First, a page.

Almost every academic paper includes a list of people being thanked for somehow assisting on the paper. It’s referees, but it also includes colleagues, family, friends, and who knows whoever else.
So, who is the most thanked person in science? Sure, it’s a silly question, but darn it all, it’s fun. After all, being the most-thanked person in science must be a happy position to be in. To have so many smart people thanking you … bliss.
Well, who is it? The answer, according to Lee Giles and co-author Isaac Councill (one of Giles’ Ph.d. students) in a piece in the current Proceedings of the National Academy of Sciences, is … drumroll … Olivier Danvy. Say who?
Danvy, a French researcher who works on programming languages at the University of Aarhus, Denmark, says that at first he was “stunned” to find his name at the top of the list.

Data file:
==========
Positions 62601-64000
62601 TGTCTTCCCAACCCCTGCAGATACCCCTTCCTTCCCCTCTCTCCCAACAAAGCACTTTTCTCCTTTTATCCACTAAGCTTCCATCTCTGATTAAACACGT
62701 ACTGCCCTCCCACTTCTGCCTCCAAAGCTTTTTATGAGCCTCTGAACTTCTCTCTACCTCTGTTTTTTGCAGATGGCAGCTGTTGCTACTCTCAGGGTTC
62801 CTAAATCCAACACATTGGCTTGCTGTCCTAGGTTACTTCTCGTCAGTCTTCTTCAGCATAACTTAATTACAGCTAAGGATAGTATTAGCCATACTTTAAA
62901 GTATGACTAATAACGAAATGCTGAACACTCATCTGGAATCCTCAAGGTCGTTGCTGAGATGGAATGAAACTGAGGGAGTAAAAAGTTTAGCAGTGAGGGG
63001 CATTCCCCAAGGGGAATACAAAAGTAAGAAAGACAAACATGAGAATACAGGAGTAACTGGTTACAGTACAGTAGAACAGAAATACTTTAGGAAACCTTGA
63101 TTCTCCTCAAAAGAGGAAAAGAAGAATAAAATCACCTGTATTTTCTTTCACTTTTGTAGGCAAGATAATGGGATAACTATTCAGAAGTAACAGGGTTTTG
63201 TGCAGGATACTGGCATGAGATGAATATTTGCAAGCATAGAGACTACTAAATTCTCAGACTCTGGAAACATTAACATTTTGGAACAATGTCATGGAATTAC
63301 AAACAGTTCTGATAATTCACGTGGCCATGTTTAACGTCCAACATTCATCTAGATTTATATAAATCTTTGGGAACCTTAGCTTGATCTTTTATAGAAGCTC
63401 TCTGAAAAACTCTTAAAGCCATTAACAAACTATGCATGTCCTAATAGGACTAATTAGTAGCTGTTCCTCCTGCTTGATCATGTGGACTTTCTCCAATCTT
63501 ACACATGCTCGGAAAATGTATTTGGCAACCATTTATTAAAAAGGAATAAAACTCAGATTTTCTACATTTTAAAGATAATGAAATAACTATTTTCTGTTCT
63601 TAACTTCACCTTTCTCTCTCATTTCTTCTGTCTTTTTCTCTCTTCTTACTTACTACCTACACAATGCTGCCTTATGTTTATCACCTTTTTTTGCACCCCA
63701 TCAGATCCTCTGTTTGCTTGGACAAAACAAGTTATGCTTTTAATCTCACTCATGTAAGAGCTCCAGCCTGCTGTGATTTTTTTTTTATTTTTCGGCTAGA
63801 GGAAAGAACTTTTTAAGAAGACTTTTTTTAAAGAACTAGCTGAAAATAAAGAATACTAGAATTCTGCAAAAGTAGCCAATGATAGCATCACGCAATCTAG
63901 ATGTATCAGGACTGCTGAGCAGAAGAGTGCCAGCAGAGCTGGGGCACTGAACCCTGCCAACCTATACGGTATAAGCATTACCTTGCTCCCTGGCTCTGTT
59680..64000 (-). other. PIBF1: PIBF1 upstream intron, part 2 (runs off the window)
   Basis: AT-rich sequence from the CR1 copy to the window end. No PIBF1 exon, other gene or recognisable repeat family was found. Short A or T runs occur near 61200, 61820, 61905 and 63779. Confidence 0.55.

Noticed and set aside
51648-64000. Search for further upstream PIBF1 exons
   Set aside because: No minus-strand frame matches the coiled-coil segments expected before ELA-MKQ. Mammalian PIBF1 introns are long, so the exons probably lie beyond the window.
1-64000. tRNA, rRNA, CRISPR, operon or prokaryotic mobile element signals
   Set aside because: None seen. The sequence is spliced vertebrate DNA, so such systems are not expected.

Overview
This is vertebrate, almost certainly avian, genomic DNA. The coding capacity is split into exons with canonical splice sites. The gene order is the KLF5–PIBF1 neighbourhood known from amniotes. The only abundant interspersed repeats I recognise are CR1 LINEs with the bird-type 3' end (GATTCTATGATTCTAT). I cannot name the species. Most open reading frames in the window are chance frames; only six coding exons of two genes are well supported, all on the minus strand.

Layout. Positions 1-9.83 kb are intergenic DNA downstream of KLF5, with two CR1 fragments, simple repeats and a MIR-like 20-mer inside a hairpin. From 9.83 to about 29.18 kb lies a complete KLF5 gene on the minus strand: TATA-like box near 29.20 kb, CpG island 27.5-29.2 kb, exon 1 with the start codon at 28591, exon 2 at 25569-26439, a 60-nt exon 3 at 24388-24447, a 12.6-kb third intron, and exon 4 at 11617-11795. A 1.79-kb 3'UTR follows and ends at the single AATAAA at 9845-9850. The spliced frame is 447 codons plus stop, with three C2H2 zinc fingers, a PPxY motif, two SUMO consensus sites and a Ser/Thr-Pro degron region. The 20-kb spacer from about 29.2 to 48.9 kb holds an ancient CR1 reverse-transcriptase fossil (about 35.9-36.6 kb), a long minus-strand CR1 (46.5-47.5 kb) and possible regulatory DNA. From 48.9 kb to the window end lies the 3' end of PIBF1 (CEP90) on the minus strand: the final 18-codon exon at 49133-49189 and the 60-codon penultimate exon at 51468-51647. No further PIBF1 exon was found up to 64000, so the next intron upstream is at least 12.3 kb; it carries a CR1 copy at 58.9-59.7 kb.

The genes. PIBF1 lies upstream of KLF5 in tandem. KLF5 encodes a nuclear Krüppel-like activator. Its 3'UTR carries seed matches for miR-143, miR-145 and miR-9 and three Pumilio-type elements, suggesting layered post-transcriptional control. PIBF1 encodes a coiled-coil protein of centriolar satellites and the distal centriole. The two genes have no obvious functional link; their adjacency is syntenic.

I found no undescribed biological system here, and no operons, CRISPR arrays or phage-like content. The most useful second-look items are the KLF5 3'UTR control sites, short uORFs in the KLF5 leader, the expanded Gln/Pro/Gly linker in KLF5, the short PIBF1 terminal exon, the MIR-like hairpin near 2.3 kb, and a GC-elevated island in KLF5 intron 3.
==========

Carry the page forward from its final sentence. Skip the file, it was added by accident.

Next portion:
But on reflection, he puts it down to “a series of coincidences”. He is multidisciplinary, well-travelled, is involved with an international PhD programme, and belongs to a university department that encourages international visitors.
“It’s a snowball effect,” says Danvy, who admits to being a helpful sort of fellow. “I encourage people a lot, and advise many students on their papers.”